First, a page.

Curating the Mundane

Little boy with suitcase and map, traveling

Have you ever been in a place in life where everything seemed to stall? Personally, professionally, or financially, no matter what actions you took, nothing would budge toward the change you’re seeking to achieve in your goals or desires?

Being forced to stay in an everyday existence we’re all too familiar with; this seemingly mundane, ordinary place of sustaining our existence, is really uncomfortable. It can be stressful, difficult, and overall ridden with anxiety.

So why is stillness so harmful?

If we sit with this question, we can discover that really this agitation is coming from subtle doubts and fears that originate from deep within. It could stem from how we’re interpreting what the inactivity means. Perhaps we feel as if we’re being held hostage in a position we don’t want to be in anymore. Or we’re being karmically punished and intentionally kept away from our desires.

Additionally, this tension can illuminate insecurities we have about our abilities to achieve what we want to accomplish as we begin to question our skills and the choices we’ve made so far that haven’t helped to materialize anything yet.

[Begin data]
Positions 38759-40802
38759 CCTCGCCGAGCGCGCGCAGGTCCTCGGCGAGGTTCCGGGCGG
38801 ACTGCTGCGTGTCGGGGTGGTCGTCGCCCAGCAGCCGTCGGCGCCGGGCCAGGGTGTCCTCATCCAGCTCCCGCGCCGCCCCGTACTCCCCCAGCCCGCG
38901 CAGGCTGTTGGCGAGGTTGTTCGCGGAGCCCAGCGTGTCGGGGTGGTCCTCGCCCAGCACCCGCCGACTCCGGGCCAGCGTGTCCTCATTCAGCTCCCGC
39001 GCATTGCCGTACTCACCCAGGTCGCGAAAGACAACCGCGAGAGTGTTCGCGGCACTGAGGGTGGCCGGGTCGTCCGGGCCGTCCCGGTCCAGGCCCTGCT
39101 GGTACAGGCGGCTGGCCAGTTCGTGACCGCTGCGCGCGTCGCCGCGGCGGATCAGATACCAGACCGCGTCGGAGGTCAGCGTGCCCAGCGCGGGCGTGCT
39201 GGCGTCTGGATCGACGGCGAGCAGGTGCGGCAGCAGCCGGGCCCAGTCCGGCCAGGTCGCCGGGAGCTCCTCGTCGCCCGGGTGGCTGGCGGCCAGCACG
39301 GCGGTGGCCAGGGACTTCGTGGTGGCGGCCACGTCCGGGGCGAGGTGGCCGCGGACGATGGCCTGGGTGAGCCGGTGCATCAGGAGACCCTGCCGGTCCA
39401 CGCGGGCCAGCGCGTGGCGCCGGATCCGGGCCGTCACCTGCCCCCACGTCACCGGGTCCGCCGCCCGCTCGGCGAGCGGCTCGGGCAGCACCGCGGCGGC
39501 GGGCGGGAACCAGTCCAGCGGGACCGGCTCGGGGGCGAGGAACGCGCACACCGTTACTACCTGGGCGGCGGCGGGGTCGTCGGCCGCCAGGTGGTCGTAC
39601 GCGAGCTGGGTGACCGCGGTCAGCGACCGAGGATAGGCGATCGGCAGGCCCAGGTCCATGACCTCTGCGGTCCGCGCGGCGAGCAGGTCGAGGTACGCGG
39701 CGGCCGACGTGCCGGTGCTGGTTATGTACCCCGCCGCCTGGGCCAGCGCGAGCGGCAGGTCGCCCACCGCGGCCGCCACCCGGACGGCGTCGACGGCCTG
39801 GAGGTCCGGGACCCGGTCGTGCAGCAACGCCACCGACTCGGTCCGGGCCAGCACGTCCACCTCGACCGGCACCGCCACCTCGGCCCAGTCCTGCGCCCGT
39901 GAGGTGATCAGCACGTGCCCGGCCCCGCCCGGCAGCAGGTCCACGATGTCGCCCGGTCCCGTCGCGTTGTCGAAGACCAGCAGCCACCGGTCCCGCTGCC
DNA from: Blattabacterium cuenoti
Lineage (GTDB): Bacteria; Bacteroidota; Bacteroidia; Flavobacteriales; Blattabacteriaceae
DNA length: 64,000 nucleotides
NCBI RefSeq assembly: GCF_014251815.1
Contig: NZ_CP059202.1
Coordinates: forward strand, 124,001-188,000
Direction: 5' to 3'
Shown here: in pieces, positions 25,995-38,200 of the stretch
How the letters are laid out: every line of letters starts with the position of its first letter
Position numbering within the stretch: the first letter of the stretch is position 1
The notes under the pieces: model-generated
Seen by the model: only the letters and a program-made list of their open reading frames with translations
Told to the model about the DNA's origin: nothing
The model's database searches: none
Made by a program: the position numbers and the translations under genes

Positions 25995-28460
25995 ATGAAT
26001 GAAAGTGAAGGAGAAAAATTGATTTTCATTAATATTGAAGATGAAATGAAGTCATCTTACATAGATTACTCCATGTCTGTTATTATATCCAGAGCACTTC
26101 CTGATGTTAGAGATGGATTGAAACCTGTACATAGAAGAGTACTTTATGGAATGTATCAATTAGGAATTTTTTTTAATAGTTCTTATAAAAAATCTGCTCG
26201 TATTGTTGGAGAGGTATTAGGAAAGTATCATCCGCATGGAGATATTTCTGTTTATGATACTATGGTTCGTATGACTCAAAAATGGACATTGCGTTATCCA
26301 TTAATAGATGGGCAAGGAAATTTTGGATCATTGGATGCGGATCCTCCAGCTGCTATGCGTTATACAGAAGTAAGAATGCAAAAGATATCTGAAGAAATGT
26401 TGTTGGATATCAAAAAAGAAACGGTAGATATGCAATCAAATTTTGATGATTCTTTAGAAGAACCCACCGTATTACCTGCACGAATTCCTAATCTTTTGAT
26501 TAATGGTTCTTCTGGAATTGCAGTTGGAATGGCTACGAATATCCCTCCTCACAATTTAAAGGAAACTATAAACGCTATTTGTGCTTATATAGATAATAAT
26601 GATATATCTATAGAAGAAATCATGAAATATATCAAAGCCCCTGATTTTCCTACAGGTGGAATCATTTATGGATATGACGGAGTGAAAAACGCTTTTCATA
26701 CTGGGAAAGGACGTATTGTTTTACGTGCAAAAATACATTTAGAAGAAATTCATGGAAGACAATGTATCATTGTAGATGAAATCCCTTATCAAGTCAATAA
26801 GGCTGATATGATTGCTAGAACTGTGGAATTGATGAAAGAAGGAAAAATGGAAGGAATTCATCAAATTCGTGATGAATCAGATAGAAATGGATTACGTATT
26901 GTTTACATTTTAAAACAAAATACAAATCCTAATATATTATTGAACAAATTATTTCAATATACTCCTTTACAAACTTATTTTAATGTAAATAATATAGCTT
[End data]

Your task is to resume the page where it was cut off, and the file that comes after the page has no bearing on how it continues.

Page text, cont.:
Any one of these disturbances become forms of impatience. Somehow, an unconscious timetable has been created in our psyche and we begin to project some sort of significance onto this interpretation of lack of events.

In The Yoga Sutras of Patanjali by Sri Swami Satchidinada Yoga Sutra 2.43 says:
“The direct meaning of tapas is ‘to burn,’…By mental tapas we burn all our old impressions. When we burn, we feel some heat and pain. We undergo suffering. So, tapas also means to accept suffering. If someone suffers, he or she is blessed, because by that suffering some impurities are purged out.”

In actuality, everyone’s journey is different and the more we compare our progress to others, attempt to standardize the process, or begin to place labels and judgements on this period of waiting, the more duress we cause for ourselves.

When we try to force things to happen before they should, we can run the risk of being ill-prepared or mis-aligned with the wrong circumstances.

As hard as it may be, we have to trust that this veil of idling is a necessary part of the path we’re on and we have a choice to use the space to create more of the life we want to manifest or expire by sinking into negative conclusions.

When we find ourselves in pain during silent inactivity, it’s a chance to expand our awareness and clean up our mental clutter. In this way, these unremarkable times can be productive and supports an opportunity to evolve in a way that we might not have expected.

April 2, 2015 at 10:24 am 2 comments

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